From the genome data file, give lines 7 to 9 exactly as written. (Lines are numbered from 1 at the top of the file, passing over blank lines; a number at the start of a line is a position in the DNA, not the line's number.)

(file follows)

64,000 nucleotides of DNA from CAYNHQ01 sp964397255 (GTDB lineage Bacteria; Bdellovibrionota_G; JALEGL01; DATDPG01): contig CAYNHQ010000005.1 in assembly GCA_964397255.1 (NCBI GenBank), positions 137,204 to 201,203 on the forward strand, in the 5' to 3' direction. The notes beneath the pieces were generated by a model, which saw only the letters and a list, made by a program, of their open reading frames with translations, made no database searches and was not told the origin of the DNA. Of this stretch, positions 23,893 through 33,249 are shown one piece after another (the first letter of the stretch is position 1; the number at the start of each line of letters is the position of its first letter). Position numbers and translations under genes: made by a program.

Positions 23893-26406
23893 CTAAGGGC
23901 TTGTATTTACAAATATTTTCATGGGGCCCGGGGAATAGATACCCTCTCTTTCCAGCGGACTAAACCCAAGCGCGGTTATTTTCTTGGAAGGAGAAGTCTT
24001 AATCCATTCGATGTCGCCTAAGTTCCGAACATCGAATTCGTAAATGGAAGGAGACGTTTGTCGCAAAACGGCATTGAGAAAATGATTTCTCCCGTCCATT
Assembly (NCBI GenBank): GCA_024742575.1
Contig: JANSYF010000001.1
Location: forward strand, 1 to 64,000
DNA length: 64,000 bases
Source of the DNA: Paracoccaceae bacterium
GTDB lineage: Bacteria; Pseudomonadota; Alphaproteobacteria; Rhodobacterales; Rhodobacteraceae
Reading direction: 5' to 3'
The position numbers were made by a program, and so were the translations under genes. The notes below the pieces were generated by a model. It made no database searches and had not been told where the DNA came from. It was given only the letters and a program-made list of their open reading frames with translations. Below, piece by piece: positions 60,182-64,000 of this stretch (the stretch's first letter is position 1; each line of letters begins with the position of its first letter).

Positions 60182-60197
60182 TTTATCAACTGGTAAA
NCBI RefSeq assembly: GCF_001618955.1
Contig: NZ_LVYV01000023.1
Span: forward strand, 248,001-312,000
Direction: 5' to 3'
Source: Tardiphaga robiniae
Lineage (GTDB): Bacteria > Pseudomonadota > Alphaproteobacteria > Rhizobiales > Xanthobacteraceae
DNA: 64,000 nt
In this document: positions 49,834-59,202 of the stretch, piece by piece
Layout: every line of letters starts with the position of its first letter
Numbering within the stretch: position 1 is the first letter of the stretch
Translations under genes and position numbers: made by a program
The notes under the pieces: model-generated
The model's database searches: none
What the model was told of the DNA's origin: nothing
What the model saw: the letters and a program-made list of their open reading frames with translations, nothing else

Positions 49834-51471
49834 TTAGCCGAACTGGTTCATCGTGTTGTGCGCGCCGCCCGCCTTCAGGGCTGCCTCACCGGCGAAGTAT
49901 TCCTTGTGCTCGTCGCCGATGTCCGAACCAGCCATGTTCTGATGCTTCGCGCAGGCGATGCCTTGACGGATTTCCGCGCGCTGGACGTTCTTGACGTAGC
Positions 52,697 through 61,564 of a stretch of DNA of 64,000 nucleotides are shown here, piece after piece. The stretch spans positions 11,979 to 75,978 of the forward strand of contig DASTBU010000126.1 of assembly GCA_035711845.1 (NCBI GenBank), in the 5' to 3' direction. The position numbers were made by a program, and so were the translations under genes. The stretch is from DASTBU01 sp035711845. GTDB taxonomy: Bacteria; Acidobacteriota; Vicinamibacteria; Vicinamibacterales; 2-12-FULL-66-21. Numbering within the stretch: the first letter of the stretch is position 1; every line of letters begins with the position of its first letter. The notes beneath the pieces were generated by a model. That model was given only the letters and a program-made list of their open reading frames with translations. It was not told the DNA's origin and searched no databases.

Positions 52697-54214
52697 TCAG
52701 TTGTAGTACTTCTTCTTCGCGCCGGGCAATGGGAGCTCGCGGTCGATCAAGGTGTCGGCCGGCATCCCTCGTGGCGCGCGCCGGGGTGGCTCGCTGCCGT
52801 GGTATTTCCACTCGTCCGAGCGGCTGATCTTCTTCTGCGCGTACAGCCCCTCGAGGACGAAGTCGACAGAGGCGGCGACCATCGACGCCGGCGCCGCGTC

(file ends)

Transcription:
Contig: JANSYF010000001.1
Location: forward strand, 1 to 64,000
DNA length: 64,000 bases